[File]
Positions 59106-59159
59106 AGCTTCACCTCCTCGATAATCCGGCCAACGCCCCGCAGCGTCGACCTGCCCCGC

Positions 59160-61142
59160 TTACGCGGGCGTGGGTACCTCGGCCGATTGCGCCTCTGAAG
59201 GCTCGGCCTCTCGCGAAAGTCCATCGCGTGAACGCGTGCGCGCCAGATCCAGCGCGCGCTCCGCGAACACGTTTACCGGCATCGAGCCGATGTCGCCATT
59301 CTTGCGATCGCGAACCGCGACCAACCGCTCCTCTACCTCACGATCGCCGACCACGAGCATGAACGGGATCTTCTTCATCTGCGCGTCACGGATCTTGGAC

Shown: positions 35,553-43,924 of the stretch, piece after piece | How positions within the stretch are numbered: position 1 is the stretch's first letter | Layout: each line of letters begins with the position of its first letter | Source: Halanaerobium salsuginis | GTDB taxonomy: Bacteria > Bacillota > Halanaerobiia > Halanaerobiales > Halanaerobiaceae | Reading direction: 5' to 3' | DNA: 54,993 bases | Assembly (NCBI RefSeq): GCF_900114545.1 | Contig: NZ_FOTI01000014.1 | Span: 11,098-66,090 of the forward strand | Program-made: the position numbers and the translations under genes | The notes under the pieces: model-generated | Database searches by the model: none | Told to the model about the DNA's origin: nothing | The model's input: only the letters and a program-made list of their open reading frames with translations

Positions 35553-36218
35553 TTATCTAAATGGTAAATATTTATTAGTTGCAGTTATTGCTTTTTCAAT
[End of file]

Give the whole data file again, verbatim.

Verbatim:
Positions 59106-59159
59106 AGCTTCACCTCCTCGATAATCCGGCCAACGCCCCGCAGCGTCGACCTGCCCCGC

Positions 59160-61142
59160 TTACGCGGGCGTGGGTACCTCGGCCGATTGCGCCTCTGAAG
59201 GCTCGGCCTCTCGCGAAAGTCCATCGCGTGAACGCGTGCGCGCCAGATCCAGCGCGCGCTCCGCGAACACGTTTACCGGCATCGAGCCGATGTCGCCATT
59301 CTTGCGATCGCGAACCGCGACCAACCGCTCCTCTACCTCACGATCGCCGACCACGAGCATGAACGGGATCTTCTTCATCTGCGCGTCACGGATCTTGGAC

Shown: positions 35,553-43,924 of the stretch, piece after piece | How positions within the stretch are numbered: position 1 is the stretch's first letter | Layout: each line of letters begins with the position of its first letter | Source: Halanaerobium salsuginis | GTDB taxonomy: Bacteria > Bacillota > Halanaerobiia > Halanaerobiales > Halanaerobiaceae | Reading direction: 5' to 3' | DNA: 54,993 bases | Assembly (NCBI RefSeq): GCF_900114545.1 | Contig: NZ_FOTI01000014.1 | Span: 11,098-66,090 of the forward strand | Program-made: the position numbers and the translations under genes | The notes under the pieces: model-generated | Database searches by the model: none | Told to the model about the DNA's origin: nothing | The model's input: only the letters and a program-made list of their open reading frames with translations

Positions 35553-36218
35553 TTATCTAAATGGTAAATATTTATTAGTTGCAGTTATTGCTTTTTCAAT